A Texas company recently announced that it will invest $1.1 billion toward building an advanced manufacturing facility in Pennsylvania to convert post-consumer plastic materials into feedstock for new products—an effort the company says will contribute to the circular economy.
Houston-based Encina Development Group intends to build the plant in Northumberland County in north central Pennsylvania. The facility will be on more than 100 acres along the Susquehanna River. After completion, the project will create 300 full-time jobs, the company says in a news release.
Known as The Point Township Circular Manufacturing Facility, it will be the first facility in the region to use advanced technologies to convert post-consumer materials into feedstock, the company says. It will process 450,000 tons of post-consumer materials, diverting much of that from landfills and incinerators. That will reduce the need to produce new plastic from oil and gas resources, adding to the circular economy, the company also says.
“Increasingly, customers are demanding sustainable practices across the product supply chain and life cycle,” says David Roesser, Encina CEO. “The feedstocks we manufacture reduce waste, offset the need to produce virgin materials, and help manufacturers achieve carbon-neutral goals as we transition to a circular economy.”
Encina has a facility in Texas and plans operations later this year in Asia, with targets to operate in Mexico and Brazil in 2023, according to its website, encina.com. It also is working to establish operations in Europe.
The company says it chose Pennsylvania for its next project because of the state’s access to markets and a skilled workforce. “We’re committed to being an engaged partner as we build long-lasting and mutually beneficial relationships with the local community and businesses,” Roesser says.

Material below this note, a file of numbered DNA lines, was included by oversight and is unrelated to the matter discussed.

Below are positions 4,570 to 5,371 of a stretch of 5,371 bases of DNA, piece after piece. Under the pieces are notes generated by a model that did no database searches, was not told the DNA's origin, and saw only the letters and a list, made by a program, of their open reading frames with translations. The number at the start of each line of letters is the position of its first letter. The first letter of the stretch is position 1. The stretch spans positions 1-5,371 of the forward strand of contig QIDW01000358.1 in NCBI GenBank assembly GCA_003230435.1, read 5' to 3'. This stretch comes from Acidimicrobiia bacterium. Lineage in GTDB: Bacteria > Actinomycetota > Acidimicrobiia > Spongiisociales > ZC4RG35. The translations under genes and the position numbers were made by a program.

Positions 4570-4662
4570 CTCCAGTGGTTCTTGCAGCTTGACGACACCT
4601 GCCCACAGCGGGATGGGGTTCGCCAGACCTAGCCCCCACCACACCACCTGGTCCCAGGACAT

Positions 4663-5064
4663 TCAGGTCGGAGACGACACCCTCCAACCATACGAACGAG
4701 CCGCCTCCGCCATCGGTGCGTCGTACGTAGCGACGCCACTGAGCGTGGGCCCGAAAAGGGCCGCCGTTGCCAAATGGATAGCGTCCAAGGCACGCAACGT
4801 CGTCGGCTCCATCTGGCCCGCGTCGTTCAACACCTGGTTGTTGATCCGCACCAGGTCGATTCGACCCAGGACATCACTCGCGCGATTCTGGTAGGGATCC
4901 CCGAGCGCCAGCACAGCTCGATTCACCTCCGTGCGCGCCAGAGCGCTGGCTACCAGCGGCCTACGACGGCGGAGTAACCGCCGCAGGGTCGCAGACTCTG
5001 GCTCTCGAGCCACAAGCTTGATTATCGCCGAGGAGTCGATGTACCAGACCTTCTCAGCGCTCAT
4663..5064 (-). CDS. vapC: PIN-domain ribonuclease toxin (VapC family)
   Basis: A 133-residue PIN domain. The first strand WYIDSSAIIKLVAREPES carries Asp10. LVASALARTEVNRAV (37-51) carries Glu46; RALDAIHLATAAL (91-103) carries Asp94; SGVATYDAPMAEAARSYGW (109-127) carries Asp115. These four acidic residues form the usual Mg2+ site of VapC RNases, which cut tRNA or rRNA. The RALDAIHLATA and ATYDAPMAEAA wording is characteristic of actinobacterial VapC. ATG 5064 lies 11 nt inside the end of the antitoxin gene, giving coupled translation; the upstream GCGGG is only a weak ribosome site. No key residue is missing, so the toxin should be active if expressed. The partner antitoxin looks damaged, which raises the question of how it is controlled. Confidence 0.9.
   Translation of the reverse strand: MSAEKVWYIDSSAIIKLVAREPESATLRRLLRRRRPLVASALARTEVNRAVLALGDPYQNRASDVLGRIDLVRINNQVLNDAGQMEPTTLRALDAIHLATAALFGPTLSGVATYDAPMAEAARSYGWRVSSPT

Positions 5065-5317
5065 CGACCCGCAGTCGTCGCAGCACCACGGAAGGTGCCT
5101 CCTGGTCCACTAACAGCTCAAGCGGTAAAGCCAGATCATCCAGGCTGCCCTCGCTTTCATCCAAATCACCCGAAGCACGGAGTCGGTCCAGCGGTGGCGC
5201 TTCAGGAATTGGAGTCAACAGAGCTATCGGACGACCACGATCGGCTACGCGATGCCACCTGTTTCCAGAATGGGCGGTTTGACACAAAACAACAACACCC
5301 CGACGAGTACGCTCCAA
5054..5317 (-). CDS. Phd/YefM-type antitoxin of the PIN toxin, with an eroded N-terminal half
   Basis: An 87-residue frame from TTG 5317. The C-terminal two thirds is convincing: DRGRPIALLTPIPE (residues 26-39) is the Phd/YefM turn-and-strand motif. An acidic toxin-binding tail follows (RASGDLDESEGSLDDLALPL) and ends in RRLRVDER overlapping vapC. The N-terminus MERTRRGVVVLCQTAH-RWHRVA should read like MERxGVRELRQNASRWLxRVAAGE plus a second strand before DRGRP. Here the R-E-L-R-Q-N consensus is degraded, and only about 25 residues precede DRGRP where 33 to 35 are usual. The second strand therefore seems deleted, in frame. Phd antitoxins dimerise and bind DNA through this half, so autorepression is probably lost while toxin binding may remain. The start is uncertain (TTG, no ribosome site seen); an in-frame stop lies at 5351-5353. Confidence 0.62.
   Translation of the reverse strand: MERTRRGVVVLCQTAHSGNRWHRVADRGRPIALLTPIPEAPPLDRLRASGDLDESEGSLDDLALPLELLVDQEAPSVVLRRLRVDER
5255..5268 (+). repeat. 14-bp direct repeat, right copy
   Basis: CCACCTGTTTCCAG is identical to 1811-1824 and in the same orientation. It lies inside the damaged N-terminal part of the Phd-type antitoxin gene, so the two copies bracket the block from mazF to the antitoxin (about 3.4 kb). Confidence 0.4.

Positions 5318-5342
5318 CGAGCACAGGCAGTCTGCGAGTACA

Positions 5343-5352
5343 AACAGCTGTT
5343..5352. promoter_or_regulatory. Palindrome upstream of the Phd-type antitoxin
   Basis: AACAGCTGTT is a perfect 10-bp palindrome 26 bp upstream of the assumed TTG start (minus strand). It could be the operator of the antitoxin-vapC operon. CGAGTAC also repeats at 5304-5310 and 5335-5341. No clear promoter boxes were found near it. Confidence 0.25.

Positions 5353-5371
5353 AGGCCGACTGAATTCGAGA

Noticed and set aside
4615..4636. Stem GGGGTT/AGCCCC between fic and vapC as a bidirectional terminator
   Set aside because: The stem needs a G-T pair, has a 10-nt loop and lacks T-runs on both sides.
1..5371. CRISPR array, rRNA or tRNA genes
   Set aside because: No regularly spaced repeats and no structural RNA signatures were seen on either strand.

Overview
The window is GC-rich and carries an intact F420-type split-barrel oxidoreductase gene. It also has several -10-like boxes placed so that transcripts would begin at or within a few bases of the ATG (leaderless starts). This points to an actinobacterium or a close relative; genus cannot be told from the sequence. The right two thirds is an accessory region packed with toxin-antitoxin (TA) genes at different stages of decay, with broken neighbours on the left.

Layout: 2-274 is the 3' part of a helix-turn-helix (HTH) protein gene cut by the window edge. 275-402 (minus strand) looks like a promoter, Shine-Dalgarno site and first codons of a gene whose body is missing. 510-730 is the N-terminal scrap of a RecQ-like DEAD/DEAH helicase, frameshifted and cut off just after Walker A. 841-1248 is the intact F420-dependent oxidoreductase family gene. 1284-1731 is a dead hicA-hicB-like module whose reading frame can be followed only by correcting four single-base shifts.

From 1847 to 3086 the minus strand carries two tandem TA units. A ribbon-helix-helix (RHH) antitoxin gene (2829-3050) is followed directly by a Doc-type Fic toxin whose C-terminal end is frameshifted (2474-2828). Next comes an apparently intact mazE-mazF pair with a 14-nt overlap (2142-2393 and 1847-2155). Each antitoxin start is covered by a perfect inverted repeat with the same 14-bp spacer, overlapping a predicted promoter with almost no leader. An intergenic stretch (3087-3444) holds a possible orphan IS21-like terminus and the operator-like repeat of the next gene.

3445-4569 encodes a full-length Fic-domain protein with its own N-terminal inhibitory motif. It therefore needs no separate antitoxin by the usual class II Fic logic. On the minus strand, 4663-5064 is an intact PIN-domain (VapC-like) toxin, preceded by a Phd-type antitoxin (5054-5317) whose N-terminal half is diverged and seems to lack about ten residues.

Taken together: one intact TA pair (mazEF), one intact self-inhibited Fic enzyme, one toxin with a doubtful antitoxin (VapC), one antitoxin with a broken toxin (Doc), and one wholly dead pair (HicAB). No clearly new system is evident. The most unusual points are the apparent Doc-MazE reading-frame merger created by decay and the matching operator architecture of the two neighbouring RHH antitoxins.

In a statement, Pennsylvania Gov. Tom Wolf says the project will create good jobs. The Pennsylvania Manufacturers’ Association did an analysis of the project and estimates that the combined total of the construction and operations over five years will result in 1,956 jobs. “Encina’s technology will help address the challenges of post-use products and reduce the need for virgin materials to advance a circular, sustainable economy,” the association says in an overview of its analysis.
The company says it is in the permitting phase and is conducting feasibility studies on the site. Construction is expected to begin this fall and take 24 months, with the plant fully operational by the fall of 2024. Encina, which was founded in 2016, says that its process is different from mechanical recycling, where plastics can degrade over time while being recycled for use in other products. “Our advanced system can accept a wider range of plastic inputs—including unsorted and difficult-to-recycle plastics—and is, therefore, more effective in reducing waste streams that end up in the wrong places,” the company says on its website, adding that it uses established technologies in its process. “In addition, our process does not cause the same kind of degradation in quality. It can be used repeatedly to produce virgin chemicals, which can then be used by our customers to make new products that meet high quality and color standards.”
Thomas A. Barstow is senior editor of FlexPack VOICE®.